A little known playset for a well-done line that was gunned down when Mego went bankrupt. I remember the 2″ high, die-cast metal figures circulating on the playground before G.I. Joe: A Real American Hero. There’s also a Remco Warlord figure in the shot.
The Eagle Island commercial is here, and I’m adding some better pictures of the set below.
The store is a K-Mart in Billings, Montana, and I’m only going to name one of the toys I see, other than the gorgeous, underrated Crystar figures the kid is holding: there are Dragonriders of the Styx figures hanging on the rack in front of him. You guys name the rest.
‘Tis the season. Visit posts of Christmas past here.
(Photo via the Billings Gazette)
Published November 5, 2015
Conan the Barbarian , Remco Toys
Conan deserved better. Nice logo, though.
You see Thundarr the Barbarian up there? Don’t get excited: the line was never produced. The show was canceled in late ’81, so it was a long shot anyway, although you have to think it would have done better than Arak, based on the DC Conan knock-off.
Here’s a great Fantastic Films article on Thundarr, my favorite American animated series.
Blessings upon you, Larami, for these and your many other contributions to my wasted and wonderful childhood.
(Images via Horrorpedia and eBay)
Weird Worlds was a kid’s horror and fantasy magazine that ran for eight issues from 1978 to 1981. Much like other Scholastic magazines, many issues featured a detachable poster. I would love to scan the whole run, because it’s a great example of the kind of advanced, somewhat esoteric material kids expected at the time. There were stories by sci-fi luminaries like Bradbury and Asimov, features on UFOs and paranormal phenomena, weird and disturbing facts and Forteana, fantasy art portfolios (Frazetta, the Brothers Hildebrandt). I particularly remember the wonderfully graphic comic book strips by Steve Bissette, best known now for illustrating Alan Moore’s Swamp Thing in the ’80s. You can read a few of these strips at The Horrors of It All.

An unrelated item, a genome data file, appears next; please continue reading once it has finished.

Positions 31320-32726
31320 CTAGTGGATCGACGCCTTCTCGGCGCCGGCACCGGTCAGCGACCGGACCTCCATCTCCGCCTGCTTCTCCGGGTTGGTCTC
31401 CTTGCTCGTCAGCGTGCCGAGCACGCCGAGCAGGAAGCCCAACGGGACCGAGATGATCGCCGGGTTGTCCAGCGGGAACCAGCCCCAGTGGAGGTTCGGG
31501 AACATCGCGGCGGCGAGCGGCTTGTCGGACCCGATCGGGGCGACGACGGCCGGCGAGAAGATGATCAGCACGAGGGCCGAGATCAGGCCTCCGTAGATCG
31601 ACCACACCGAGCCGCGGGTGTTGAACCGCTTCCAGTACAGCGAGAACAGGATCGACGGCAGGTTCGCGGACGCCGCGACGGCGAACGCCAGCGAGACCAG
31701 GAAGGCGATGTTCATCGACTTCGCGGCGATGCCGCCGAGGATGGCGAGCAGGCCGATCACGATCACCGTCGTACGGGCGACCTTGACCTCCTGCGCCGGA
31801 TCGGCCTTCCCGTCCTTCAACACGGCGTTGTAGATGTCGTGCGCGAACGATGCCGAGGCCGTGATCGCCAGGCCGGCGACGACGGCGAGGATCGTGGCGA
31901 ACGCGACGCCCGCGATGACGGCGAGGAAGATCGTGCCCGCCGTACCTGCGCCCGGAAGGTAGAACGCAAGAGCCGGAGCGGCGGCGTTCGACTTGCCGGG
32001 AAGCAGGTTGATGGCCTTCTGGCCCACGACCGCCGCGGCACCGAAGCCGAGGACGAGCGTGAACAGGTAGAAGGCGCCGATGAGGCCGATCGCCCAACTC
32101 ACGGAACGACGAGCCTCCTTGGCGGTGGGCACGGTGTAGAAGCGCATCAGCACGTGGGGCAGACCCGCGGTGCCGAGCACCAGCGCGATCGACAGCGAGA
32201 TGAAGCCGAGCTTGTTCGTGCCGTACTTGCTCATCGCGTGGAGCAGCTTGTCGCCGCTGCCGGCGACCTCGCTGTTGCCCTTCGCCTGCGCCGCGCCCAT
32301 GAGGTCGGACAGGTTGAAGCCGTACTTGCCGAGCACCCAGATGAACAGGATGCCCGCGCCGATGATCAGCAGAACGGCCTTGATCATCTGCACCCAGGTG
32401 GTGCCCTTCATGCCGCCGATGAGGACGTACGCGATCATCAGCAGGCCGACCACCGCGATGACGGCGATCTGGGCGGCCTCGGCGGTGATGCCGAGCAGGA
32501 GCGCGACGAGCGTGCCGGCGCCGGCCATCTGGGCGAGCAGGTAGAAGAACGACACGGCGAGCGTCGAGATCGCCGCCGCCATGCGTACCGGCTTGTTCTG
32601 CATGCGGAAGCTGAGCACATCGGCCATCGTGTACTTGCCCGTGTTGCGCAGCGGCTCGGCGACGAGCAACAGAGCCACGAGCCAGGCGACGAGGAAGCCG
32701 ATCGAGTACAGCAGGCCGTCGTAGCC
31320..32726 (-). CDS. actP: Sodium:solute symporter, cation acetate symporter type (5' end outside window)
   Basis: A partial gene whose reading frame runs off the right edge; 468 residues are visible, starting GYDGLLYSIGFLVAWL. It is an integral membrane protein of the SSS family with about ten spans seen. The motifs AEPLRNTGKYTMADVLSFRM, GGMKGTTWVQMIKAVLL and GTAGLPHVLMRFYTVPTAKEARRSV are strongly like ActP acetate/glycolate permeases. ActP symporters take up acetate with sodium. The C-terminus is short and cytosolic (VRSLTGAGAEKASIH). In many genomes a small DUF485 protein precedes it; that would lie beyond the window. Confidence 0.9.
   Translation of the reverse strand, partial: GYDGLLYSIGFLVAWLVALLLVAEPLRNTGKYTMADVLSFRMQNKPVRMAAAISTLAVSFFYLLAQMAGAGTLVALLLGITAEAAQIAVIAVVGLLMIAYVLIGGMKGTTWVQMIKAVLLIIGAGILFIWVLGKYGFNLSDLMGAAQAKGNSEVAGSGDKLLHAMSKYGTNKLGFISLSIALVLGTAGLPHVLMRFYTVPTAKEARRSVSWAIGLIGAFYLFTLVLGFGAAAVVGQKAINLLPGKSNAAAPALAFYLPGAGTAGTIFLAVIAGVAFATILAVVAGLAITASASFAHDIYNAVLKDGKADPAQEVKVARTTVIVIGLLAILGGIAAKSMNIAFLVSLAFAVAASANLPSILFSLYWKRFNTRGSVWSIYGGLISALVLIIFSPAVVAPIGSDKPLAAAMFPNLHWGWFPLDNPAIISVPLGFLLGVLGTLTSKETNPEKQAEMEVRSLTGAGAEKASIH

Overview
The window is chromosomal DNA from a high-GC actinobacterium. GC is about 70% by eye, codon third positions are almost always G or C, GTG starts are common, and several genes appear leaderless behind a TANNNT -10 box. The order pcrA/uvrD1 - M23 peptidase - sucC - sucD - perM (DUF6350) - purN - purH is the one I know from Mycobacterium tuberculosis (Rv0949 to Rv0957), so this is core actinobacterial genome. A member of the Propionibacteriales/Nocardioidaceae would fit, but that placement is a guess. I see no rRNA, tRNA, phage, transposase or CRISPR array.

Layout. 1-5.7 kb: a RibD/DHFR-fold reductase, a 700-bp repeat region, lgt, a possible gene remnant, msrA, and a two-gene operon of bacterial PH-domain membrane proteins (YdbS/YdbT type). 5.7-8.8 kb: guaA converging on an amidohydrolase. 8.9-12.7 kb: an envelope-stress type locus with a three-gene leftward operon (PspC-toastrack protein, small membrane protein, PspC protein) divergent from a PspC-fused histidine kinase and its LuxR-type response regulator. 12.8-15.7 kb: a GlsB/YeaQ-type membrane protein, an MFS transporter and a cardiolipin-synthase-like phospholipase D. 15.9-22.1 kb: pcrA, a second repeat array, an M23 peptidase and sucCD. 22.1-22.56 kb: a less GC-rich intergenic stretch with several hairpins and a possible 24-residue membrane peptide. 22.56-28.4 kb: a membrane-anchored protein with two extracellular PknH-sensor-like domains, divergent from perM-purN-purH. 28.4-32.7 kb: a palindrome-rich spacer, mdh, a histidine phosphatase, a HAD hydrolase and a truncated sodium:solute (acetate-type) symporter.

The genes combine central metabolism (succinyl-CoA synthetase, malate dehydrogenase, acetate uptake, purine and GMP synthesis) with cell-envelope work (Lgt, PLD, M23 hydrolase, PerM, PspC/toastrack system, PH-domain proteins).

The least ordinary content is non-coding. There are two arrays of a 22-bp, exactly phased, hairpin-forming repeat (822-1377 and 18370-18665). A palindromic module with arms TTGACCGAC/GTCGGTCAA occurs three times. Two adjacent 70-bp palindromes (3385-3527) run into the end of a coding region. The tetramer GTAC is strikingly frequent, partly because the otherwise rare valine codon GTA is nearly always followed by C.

Also check out this Monsters of the Greek Myths poster, a Scholastic giveaway from the same year. I’ve said it before and I’ll say it again: 1980 was a hell of a year to be a kid.
(Image via Donald Deveau/Flickr)
I’m not sure what convinced Remco that Universal Monsters were going to compete in 1980, when a little movie called The Empire Strikes Back came out and the horror genre was dominated by ultraviolent slashers and demons from hell, but I’m glad they did: regardless of how much money was lost, the Mini Monsters are some of the coolest action figures ever made. The cards are beautiful too. I love the glow in the dark graphic surrounding Frank and the Phantom on the versions seen here. The figures were first released in non-glow versions (the Creature was dark green).
Azrak-Hamway International (AHI), which acquired Remco in 1974, produced 8-inch Universal Monster figures from 1974-1976. The later Remco line (1980-1981) also included a series of 9-inch figures (hence the “mini monster” designation for the 3 3/4-inch figures), a nifty vinyl Play Case, the awesome Monsterizer, and hand puppets, as well as ancillary items like makeup kits. As always, I’m including some prices below.
First, throw the FLY in the air. Second, open your CHOPSTICKS. Third, Catch the FLY.
Jesus, I love the ’80s.
(Images via sfzdk/Flickr)
I had no idea. The line came out with the release of The Karate Kid, Part II and included several playsets and accessories (Break-Away Wall, Miyagi’s Fly Catching Chopsticks). I must investigate further.
(Image via Fashion Plunder/eBay)